When Do Babies’ Eyes Change Color?

At birth, baby’s eyes might be a beautiful blue or a rich brown hue—but will they change color? Here’s when it may happen and why.
save article
profile picture of Julie Revelant
Updated April 17, 2018
newborn baby being held and looking at mom
Image: Getty Images

When baby is born, you can’t wait to see his tiny hands and feet, the shape of his nose and the color of his skin, hair and eyes. But as you discover all his unique features and decide which parent he looks more like, you might start to wonder: When do babies’ eyes change color? Will he always have those baby blue eyes, or will they eventually turn brown? If one parent has brown eyes and the other blue, will baby get hazel? Read on to learn if and when your newborn’s baby eye color will change.

Are All Babies Born with Blue Eyes?

You’ve probably heard that all babies are born with blue eyes—but experts say it’s a myth. “Babies are born with all different colored eyes. Some have dark eyes already and some have blue,” says Mohamad S. Jaafar, MD, a pediatric ophthalmologist and chief of the division of ophthalmology at Children’s National Health System in Washington, DC.

It’s not a hard-and-fast rule, but Caucasian babies tend to be born with lighter eyes, while those of African-American, Asian and Hispanic descent are usually born with brown or dark brown eyes, even eyes that look black.

When Do Babies’ Eyes Change Color?

Your child’s newborn eye color may be blue, but that doesn’t mean it’ll necessarily stay that way. “Babies’ eyes tend to change color sometime between 6 and 12 months, but it can take as long as three years until you see the true color of what their eyes are going to be,” says Barbara Cohlan, MD, a neonatologist at St. Louis Children’s Hospital.

As a general rule of thumb, baby eye color tends to get darker if it changes. So if your child has blue eyes, they may turn to green, hazel or brown. “The changes are always going to go from light to dark, not the reverse,” Jaafar says. “If you have brown early on, they’re not going to become blue.” What’s more, about 10 percent of babies will continue to experience changes in eye color (albeit subtle) until they’re adults.

Why Do Babies’ Eyes Change Color?

When we talk about baby eye color, we’re referring to the color of the iris—the part of the eye behind the cornea that controls the size of the pupil to let light in. There are two reasons why baby eye color changes: genetics and melanin.


The genes babies inherit from both parents play a role in determining their newborn eye color. In fact, experts say there are approximately 15 genes that are responsible for baby eye color, but two—OCA2 and HERC2—are the most predominant. Babies with the HERC2 gene have blue eyes that tend to stay blue, while babies with the OCA2 gene have green or brown eyes.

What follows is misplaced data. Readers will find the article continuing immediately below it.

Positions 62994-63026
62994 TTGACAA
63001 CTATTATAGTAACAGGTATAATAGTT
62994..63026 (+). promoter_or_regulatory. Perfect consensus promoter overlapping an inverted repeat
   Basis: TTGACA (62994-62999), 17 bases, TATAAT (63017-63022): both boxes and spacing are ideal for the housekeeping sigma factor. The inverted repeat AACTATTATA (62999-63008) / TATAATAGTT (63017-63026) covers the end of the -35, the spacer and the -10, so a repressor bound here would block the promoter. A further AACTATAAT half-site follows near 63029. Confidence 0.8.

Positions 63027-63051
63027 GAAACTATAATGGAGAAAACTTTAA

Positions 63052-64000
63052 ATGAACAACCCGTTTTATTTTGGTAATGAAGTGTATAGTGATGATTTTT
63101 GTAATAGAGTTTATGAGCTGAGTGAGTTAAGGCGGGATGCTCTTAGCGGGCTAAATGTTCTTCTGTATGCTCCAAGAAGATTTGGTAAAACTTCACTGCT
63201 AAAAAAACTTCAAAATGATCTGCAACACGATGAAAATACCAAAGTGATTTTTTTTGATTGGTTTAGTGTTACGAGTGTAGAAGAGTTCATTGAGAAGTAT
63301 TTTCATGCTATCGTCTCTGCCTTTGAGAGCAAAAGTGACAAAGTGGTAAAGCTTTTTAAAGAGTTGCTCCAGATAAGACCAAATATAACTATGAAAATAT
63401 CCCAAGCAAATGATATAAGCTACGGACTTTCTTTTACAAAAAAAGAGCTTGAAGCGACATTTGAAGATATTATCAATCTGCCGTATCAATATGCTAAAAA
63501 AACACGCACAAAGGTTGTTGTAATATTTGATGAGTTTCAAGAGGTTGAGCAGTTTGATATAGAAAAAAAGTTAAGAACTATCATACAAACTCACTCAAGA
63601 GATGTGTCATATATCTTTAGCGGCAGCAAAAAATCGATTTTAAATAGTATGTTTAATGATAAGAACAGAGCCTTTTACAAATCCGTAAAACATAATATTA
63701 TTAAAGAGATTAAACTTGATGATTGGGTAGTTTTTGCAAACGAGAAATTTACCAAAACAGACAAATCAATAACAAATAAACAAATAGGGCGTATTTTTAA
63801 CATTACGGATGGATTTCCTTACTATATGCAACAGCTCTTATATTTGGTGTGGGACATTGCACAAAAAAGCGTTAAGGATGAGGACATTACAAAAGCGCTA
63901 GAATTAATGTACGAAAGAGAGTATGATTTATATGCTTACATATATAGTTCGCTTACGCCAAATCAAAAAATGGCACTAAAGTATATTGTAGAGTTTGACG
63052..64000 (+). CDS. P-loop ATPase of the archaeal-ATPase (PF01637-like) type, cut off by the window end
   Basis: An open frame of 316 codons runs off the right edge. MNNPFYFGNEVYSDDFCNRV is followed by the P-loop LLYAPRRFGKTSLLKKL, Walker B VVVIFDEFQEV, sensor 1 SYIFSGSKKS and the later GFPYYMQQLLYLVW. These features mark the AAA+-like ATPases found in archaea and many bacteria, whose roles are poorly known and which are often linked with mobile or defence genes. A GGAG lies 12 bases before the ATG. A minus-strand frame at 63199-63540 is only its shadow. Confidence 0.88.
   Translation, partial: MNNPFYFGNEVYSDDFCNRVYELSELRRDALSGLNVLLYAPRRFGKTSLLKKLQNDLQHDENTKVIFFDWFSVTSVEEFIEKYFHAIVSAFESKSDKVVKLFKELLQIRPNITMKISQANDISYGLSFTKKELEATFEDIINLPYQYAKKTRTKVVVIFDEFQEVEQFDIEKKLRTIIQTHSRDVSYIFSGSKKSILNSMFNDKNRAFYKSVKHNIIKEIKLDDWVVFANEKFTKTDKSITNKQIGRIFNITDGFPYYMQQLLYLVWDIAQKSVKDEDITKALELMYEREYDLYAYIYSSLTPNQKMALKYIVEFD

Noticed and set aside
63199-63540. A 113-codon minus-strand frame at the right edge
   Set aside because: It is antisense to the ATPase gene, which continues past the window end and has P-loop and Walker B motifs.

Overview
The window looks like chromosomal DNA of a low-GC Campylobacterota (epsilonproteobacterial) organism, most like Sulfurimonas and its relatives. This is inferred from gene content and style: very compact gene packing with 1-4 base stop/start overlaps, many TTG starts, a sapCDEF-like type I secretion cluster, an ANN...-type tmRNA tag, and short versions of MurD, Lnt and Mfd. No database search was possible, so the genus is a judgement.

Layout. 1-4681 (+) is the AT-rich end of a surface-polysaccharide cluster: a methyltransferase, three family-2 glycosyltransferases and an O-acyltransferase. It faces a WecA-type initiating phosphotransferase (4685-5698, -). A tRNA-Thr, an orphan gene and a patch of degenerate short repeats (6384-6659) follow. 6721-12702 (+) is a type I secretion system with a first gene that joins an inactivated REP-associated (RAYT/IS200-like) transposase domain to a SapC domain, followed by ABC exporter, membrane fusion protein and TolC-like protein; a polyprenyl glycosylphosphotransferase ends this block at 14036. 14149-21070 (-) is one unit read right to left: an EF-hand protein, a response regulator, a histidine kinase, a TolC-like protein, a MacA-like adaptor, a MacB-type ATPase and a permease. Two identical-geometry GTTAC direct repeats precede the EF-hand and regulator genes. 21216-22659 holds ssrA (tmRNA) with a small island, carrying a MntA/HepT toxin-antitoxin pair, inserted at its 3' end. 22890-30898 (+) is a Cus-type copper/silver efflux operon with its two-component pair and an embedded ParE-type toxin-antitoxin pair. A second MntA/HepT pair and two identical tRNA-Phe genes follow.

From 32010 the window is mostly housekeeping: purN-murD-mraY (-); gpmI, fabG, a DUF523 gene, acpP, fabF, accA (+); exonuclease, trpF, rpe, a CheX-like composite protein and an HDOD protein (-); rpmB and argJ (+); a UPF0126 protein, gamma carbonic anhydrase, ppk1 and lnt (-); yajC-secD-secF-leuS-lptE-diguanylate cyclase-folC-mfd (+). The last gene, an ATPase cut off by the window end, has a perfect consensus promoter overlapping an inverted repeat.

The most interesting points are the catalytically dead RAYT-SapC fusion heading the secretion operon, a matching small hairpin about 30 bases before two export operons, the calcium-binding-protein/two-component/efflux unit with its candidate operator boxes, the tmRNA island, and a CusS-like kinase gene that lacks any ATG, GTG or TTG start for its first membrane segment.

“The OCA2 gene tends to be more dominant than the HERC2 gene,” Cohlan says. That means that if baby has one of each gene, the dominant brown will probably win out. But if your child inherits two HERC2 genes, they’re more likely to have blue eyes, while two OCA2 genes mean baby will probably have brown eyes.

It’s easy to assume that if both parents have the same eye color, baby is fated to have the same. But inherited genes can actually skip generations. For example, if both parents have brown eyes, but one carries the blue eye gene from, say, grandma, then baby could have blue eyes. “It’s impossible to predict a baby’s eye color just based on the parents’ eyes, because you don’t know if they’re carrying one of these other genes,” Cohlan says.


The other factor that determines baby eye color is melanin, the pigment that gives skin, hair and eyes their color. Melanin production starts the moment baby’s eyes see light for the first time after birth. “The most important reason why the eyes have different colors is how much pigment there is on the back part of the iris,” Jaafar says. A baby who has a lot of melanin in the iris will have brown or very dark brown eyes, while a baby with a small amount of pigment will have blue or green eyes.

The amount of melanin that’s added to baby’s eyes as she gets older influences eye color as well. “As they’re growing, some children pick up more and more pigment in the back of the iris. The irises are going to become darker, so they’ll change from bright blue to a dark blue to green or even to hazel,” Jaafar says. “You may have two siblings who are born with the same color iris, but in one baby there’ll be significant pigment progression and that child will have hazel eyes, while the other sibling will have a slow progression and that child will end up with blue eyes.”

What Color Will Baby’s Eyes Change To?

Since baby eye color is determined by a combination of genetics and melanin, there’s no way to accurately predict what your child will end up with. “If a baby’s born with blue eyes, it’s a question of whether they’re going to stay blue,” Cohlan says. Babies with bright blue eyes will probably have light eyes through infancy, but you’ll have to wait and see what color they’ll eventually turn out to be.

Please note: The Bump and the materials and information it contains are not intended to, and do not constitute, medical or other health advice or diagnosis and should not be used as such. You should always consult with a qualified physician or health professional about your specific circumstances.

save article

Next on Your Reading List

Article removed.
Article removed.
Name added. View Your List